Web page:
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[sel-duh m] /ˈsɛl dəm/
on only a few occasions; rarely; infrequently; not often:
We seldom see our old neighbors anymore.
rare; infrequent.
Origin of seldom
before 900; Middle English; Old English seldum, variant of seldan; cognate with German selten, Gothic silda-
Related forms
seldomness, noun Unabridged
Based on the Random House Dictionary, © Random House, Inc. 2018.
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Examples from the Web for seldom
Contemporary Examples
Historical Examples
  • He seldom speaks; but when he does, you are ever in his visions.

    Philothea Lydia Maria Child
  • He was a farmer's son, and seldom had any money in his possession.

    Brave and Bold Horatio Alger
  • Uncle Brunton noticed the change; for to those who saw him seldom the change was sudden.

    Life in London Edwin Hodder
  • Wiseli's eyes shone with satisfaction as they seldom did nowadays.

    Rico and Wiseli Johanna Spyri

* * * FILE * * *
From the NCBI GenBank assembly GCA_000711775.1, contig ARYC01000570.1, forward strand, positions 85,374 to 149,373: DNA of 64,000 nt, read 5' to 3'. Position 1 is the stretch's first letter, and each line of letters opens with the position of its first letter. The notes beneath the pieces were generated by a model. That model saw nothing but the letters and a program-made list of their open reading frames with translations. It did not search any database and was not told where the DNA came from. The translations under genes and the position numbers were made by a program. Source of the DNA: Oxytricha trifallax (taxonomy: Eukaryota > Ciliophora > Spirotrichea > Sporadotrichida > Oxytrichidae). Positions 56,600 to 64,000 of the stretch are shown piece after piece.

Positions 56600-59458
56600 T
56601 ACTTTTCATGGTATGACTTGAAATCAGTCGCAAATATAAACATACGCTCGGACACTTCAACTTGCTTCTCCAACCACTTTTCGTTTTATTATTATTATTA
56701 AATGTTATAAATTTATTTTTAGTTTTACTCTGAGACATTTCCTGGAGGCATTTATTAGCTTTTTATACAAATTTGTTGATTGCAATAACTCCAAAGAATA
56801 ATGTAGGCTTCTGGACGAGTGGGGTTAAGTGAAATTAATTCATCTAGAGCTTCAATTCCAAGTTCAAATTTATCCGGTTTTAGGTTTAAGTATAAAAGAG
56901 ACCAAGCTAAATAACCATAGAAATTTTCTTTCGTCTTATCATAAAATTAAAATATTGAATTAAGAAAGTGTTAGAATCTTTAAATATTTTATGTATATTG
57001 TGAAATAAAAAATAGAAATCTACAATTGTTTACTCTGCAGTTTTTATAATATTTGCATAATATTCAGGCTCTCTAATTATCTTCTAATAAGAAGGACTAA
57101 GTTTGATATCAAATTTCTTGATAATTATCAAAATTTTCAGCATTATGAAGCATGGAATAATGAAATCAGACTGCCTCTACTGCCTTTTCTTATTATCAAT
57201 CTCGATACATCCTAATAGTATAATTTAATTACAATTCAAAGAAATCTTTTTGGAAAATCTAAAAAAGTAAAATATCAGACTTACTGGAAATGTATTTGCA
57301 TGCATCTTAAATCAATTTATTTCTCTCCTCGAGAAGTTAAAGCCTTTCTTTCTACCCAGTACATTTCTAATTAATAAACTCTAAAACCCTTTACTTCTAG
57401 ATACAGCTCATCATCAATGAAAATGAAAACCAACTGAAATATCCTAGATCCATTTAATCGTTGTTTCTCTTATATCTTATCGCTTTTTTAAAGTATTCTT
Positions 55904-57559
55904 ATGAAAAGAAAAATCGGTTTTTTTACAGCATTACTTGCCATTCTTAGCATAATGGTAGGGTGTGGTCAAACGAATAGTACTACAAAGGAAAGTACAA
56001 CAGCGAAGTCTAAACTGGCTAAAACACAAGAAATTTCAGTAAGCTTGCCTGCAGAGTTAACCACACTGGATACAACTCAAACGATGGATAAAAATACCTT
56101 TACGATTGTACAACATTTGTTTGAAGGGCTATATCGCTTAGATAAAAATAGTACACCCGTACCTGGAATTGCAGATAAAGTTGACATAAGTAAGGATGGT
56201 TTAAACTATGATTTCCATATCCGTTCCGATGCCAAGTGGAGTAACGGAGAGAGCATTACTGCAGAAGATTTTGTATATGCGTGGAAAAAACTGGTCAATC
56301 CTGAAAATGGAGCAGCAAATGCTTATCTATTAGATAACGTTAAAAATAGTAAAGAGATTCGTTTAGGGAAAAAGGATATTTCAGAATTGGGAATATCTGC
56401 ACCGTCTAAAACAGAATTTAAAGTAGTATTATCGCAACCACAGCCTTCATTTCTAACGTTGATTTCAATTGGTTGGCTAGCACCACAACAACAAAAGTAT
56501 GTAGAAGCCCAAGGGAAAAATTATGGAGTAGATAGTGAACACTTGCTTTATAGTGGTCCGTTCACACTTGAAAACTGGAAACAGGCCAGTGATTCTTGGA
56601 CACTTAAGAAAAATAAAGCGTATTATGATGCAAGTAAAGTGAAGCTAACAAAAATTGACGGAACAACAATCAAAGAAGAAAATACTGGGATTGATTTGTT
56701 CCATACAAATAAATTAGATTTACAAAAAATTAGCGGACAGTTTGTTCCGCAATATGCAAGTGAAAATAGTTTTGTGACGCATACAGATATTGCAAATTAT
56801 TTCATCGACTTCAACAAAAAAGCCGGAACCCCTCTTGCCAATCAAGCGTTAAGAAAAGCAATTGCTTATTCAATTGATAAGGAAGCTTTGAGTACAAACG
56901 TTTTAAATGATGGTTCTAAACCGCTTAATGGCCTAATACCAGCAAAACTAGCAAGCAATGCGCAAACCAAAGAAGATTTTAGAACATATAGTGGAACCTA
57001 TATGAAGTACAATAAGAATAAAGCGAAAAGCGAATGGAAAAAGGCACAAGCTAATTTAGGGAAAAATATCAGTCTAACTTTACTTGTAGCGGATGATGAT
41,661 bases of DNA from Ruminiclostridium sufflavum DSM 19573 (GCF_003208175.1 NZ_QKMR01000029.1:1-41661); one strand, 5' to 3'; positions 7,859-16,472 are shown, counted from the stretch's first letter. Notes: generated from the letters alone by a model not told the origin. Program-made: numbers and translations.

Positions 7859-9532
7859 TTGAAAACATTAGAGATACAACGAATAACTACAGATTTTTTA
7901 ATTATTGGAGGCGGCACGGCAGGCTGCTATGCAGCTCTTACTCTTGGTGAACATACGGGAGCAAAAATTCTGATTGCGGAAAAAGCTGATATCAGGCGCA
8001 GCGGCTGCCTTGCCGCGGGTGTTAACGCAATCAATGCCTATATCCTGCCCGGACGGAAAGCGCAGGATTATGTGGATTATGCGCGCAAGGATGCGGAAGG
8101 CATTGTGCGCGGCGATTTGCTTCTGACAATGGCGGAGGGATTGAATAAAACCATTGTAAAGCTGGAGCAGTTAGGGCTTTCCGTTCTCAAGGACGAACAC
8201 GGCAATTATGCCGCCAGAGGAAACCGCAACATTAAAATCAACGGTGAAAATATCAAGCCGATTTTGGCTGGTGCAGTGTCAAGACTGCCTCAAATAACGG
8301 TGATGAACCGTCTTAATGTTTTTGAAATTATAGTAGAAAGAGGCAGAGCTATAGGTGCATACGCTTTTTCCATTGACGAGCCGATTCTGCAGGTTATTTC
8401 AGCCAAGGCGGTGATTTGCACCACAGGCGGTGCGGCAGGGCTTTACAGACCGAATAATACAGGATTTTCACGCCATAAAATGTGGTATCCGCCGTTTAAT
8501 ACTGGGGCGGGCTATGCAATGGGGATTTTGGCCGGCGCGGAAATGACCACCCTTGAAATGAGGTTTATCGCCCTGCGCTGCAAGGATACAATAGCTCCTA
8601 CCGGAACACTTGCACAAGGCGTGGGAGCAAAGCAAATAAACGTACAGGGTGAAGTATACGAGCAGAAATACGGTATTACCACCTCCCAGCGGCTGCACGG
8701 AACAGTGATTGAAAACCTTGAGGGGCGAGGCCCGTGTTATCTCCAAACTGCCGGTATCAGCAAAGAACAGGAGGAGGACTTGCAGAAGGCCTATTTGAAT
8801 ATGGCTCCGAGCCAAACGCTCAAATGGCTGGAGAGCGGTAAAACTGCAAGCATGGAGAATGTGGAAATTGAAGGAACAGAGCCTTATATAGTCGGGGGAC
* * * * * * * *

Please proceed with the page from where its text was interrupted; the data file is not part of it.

• The term "gentleman" has seldom been used in this sense subsequently to the Revolution.

    A Book of Autographs Nathaniel Hawthorne
British Dictionary definitions for seldom


not often; rarely
Word Origin
Old English seldon; related to Old Norse sjāldan, Old High German seltan
Collins English Dictionary - Complete & Unabridged 2012 Digital Edition
© William Collins Sons & Co. Ltd. 1979, 1986 © HarperCollins
Publishers 1998, 2000, 2003, 2005, 2006, 2007, 2009, 2012
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Word Origin and History for seldom

late Old English seldum, alteration of seldan "seldom, rarely," from Proto-Germanic *selda- "strange, rare" (cf. Old Norse sjaldan, Old Frisian selden, Dutch zelden, Old High German seltan, German selten), perhaps ultimately from the base of self (q.v.).

Form shifted on analogy of adverbial dative plurals in -um (e.g. whilom "at one time," from while). The same development also created litlum from little, miclum from mickle. German seltsam "strange, odd," Dutch zeldzaam are related, but with the second element conformed to their versions of -some.

Seldom-times is from mid-15c. (Old English had seldhwanne "seldwhen"). Seldom-seen is from mid-15c. (Old English had seldsiene, "seld-seen").

Some compounds using the old form survived through Middle English, e.g. selcouth"rarely or little-known, unusual, strange, wonderful," from Old English selcuð, seld-cuð, from seldan + cuð (see couth). Old English seldan had comparative seldor, superlative seldost; in early Middle English, as seldan changed form and lost its connection with these, selde was formed as a positive. Shakespeare uses seld-shown.

Online Etymology Dictionary, © 2010 Douglas Harper
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